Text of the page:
L. Richardson

Helpful votes received on reviews: 92% (59 of 64)
Location: Hampshire


Top Reviewer Ranking: 3,026,968 - Total Helpful Votes: 59 of 64
The Big Short: Inside the Doomsday Machine by Michael Lewis
2 of 2 people found the following review helpful
5.0 out of 5 stars Truly astonishing, 26 April 2010
I'll be brief: this book, and the revelations of risk and carelessness within it, is nothing short of astonishing. It's more so when you consider that the same government that has put its hand in our pocket to bail out these institutions, is the same one that created a regulatory environment that allowed this grand fraud - one perpetrated at the expense of those least able to afford it - to be carried out for such extraordinary profit. All credit (ahem) is due to the traders that saw the risk and were able to profit from it. Those that built the position that caused the investment banks to disintegrate should be in jail.
Moondust: In Search of the Men Who Fell to Earth by Andrew Smith
3 of 4 people found the following review helpful
A recurring character in Moondust is that of the conspiracy theorist forever trying to get astronauts who took part in NASA's Apollo program to admit that the moon landings of 1969 to 1972 never took place. He is one of an apparently growing number convinced that NASA staged an elaborate hoax, something for the newly facilitated satellite TV networks.
Of course, the further we are from Apollo - 34 years and counting - the more far fetched it seems and perhaps the conspircy theorists aren't that far from the truth. Andrew Smith concludes, in the end, that all Apollo was about was zeitgeist and escapism.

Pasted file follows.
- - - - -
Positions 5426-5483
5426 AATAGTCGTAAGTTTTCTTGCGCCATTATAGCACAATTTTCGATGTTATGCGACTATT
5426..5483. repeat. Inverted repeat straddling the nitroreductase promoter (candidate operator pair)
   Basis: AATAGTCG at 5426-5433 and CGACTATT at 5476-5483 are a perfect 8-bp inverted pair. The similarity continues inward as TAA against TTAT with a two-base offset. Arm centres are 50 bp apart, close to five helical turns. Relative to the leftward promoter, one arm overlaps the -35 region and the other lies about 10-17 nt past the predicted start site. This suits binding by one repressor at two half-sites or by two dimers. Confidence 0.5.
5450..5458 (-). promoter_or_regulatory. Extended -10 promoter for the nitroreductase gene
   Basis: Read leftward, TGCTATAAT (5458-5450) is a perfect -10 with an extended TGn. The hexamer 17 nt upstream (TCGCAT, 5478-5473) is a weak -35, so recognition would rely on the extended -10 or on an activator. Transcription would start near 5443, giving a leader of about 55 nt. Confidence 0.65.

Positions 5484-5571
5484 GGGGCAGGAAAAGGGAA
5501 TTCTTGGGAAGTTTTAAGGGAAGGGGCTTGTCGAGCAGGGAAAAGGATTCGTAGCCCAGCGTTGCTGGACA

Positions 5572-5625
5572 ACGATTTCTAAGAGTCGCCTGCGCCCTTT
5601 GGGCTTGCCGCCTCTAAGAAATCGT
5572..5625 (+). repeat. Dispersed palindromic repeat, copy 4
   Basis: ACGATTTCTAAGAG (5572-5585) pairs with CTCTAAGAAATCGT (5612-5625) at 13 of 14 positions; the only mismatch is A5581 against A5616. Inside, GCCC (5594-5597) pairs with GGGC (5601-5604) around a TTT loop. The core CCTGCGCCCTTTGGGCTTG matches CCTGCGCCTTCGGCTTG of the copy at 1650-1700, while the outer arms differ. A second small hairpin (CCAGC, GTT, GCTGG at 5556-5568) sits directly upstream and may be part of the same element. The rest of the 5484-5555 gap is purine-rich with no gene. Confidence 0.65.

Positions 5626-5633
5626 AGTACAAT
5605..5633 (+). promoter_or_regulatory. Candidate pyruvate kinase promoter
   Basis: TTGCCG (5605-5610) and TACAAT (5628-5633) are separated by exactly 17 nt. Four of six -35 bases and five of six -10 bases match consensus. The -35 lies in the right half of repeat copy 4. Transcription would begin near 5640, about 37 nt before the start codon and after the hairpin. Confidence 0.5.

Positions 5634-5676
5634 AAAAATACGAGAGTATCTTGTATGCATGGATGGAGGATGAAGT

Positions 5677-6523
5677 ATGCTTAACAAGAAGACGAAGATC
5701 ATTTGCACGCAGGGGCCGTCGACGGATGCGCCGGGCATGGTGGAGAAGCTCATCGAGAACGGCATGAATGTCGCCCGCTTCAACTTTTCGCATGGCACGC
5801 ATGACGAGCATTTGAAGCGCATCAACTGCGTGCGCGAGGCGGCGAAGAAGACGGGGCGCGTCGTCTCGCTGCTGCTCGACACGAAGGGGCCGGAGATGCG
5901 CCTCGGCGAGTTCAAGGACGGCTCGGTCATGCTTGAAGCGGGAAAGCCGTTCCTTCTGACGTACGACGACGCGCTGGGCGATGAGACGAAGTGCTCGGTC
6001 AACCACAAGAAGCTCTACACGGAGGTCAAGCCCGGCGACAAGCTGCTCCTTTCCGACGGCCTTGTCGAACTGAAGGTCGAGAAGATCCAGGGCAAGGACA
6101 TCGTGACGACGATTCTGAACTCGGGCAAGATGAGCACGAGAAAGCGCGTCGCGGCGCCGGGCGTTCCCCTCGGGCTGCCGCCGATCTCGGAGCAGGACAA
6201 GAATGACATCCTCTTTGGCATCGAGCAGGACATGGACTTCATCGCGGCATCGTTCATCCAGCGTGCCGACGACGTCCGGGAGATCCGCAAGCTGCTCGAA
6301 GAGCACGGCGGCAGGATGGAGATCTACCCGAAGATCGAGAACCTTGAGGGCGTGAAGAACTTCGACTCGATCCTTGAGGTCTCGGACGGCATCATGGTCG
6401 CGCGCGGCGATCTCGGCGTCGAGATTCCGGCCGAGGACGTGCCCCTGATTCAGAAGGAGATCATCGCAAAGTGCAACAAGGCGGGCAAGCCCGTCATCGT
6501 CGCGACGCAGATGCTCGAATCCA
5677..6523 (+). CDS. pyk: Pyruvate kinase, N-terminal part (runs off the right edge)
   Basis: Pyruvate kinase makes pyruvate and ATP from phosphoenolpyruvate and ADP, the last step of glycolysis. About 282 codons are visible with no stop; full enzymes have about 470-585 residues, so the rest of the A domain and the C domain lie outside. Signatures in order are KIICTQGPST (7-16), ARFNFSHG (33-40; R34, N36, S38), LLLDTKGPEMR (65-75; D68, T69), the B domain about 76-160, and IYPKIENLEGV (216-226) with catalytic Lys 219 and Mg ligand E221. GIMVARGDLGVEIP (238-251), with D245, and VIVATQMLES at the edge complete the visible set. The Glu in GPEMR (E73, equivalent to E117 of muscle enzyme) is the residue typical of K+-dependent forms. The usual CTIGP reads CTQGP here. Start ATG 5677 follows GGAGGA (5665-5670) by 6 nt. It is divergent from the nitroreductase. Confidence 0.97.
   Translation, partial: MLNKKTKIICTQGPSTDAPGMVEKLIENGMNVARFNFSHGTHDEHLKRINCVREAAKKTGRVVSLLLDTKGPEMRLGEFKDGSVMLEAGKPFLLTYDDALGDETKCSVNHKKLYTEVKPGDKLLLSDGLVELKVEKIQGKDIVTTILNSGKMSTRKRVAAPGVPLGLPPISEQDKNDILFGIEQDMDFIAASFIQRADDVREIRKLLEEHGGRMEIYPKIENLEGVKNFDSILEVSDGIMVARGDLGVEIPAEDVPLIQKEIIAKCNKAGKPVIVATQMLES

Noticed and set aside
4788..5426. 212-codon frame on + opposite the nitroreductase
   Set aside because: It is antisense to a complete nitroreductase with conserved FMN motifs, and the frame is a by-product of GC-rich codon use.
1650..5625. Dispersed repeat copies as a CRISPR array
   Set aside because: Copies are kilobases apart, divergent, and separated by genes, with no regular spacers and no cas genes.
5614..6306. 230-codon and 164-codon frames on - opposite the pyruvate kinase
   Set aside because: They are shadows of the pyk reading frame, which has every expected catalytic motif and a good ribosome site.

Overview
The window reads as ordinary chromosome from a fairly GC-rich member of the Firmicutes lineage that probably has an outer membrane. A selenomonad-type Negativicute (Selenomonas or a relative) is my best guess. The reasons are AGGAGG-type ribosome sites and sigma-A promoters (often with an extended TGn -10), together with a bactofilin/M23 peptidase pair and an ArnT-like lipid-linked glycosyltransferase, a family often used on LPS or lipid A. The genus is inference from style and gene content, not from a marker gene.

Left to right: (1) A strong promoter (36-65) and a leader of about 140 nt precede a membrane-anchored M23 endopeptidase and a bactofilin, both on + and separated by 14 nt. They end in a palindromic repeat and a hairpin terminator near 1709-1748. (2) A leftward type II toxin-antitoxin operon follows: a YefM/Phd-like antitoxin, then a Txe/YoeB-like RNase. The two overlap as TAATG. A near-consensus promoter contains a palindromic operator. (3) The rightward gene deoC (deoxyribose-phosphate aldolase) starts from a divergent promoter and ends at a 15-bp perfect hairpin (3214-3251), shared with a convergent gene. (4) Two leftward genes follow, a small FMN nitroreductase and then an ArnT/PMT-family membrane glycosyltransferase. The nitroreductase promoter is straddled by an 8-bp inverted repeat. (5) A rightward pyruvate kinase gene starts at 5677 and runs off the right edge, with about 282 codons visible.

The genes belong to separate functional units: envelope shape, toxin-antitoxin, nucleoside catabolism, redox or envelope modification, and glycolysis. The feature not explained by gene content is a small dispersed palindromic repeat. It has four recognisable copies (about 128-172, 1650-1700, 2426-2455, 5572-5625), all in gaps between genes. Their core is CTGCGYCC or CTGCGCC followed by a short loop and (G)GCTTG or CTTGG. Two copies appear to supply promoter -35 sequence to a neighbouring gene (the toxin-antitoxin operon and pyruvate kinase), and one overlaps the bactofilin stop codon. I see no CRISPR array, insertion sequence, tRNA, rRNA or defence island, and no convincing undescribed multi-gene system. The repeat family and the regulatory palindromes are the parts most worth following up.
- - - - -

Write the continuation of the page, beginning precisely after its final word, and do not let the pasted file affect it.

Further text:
Set against the Cold War, Vietnam, the civil rights movement, the… Read more
Playing With Fire: The Autobiography by Nasser Hussain
5 of 5 people found the following review helpful
I ploughed through this in a couple of days. It is an immensely readable book by a very engaging man. Hussain appeals to me: he really wants to get inside the heads of the people he admires or doesn't understand. Steve Waugh, Andy Caddick, Tim Lamb and others all merit more than passing mentions as those players and administrators who Hussain has come across.
But this is far more than a chronological trot through English cricket in the 1990s. We see the sources of Hussain's huge passion to succeed and impress his father. We read about the staggering acts of will Hussain submitted himself to to drag the English game from its lowest edd during and after the 1999 World Cup.
Debate… Read more

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